AT A GLANCE:
An analysis of 70 trials reveals that omega-3 use may be as effective at reducing blood pressure as significant lifestyle changes, and that even small reductions in blood pressure can have a significant clinical impact and could be the difference between having to take medication to control blood pressure.
Weighted differences were used to separate individuals into an EPA+DHA group and a placebo group. All of the studies combined resulted in a 1.52 mm Hg reduction in systolic blood pressure and a 0.99 mm Hg reduction in diastolic blood pressure for the EPA+DHA group over the placebo group. Additional data was used to further separate these into subgroups for additional analysis. This revealed even stronger effects of EPA+DHA, where a 4.51 mm Hg reduction in systolic blood pressure and a 3.05 mm Hg reduction in diastolic blood pressure were observed among untreated hypertensive subjects.
These results continue to build on prior evidence showing that omega-3 fatty acids may play a role in helping individuals control their blood pressure. One of the authors, Dominik Alexander, PhD, noted that “when measuring blood pressure, even small reductions can have a significant clinical impact.” He continues to note that these small differences could be the difference between having to take medication to control blood pressure. A 2 mm Hg reduction in blood pressure reduces stroke mortality by 6%, coronary heart disease mortality by 4%, and total mortality by 3%. In untreated hypertensive individuals, where the EPA and DHA were most effective, EPA+DHA treatment was as effective, or more effective, at lowering blood pressure than increasing physical activity and restricting alcohol and sodium.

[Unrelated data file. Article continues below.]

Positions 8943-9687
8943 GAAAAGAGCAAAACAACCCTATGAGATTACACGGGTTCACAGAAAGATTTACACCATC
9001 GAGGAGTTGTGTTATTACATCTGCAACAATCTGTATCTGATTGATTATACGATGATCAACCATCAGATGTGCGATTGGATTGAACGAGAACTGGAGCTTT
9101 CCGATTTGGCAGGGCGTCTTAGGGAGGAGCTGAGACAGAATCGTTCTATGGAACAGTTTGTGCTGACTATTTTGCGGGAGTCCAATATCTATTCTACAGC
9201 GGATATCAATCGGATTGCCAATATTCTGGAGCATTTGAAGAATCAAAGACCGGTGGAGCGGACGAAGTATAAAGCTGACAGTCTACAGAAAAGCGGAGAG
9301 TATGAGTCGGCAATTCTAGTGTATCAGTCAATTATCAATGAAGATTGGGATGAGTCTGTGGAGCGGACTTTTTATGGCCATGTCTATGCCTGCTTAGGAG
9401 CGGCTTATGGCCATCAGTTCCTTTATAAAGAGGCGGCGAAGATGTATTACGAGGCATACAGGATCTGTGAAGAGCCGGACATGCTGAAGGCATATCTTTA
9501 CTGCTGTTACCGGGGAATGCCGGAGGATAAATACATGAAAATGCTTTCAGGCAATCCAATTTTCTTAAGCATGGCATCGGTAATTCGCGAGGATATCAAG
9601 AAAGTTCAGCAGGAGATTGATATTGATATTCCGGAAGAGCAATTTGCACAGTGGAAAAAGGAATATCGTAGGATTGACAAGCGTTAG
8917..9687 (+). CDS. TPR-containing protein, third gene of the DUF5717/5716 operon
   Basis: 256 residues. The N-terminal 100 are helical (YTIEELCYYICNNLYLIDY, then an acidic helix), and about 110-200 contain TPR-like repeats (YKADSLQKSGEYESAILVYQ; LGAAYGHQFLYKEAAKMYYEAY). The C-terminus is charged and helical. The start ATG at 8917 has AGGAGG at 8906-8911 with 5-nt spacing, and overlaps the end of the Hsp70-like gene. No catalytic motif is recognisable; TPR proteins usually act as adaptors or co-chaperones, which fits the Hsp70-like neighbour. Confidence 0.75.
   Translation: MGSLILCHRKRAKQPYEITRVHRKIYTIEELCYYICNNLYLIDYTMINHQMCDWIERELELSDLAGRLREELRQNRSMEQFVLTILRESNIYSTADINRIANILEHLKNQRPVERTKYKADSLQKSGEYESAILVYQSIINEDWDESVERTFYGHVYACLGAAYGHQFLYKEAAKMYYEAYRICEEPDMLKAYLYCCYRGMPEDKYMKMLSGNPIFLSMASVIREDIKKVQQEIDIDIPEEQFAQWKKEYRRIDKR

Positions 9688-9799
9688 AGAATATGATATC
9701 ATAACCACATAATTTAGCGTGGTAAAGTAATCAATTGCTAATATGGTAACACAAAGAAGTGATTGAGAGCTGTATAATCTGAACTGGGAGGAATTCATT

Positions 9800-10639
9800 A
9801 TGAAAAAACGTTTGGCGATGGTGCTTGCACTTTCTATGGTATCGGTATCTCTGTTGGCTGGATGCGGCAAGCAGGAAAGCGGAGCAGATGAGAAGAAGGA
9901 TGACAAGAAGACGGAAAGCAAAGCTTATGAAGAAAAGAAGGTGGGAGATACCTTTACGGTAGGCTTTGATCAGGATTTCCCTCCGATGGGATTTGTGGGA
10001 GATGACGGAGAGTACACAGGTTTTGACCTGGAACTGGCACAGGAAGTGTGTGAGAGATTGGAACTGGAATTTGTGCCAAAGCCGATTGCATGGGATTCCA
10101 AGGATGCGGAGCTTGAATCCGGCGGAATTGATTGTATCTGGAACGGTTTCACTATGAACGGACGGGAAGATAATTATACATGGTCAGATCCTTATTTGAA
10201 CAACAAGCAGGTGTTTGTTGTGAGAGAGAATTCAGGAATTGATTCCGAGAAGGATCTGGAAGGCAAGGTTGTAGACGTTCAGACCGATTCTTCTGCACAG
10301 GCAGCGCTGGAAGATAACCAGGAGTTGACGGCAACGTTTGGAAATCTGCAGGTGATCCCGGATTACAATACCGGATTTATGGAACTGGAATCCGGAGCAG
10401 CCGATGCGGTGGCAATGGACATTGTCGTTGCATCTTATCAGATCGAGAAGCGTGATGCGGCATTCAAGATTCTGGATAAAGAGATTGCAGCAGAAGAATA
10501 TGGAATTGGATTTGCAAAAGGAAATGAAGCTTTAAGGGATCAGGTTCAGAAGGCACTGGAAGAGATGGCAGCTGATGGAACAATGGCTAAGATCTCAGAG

Paige E. Miller, Mary Van Elswyk, and Dominik D. Alexander. Long-Chain Omega-3 Fatty Acids Eicosapentaenoic Acid and Docosahexaenoic Acid and Blood Pressure: A Meta-Analysis of Randomized Controlled Trials. Am J Hypertens. 2014 Jul; 27(7): 885–896.
Source: USANA Health Sciences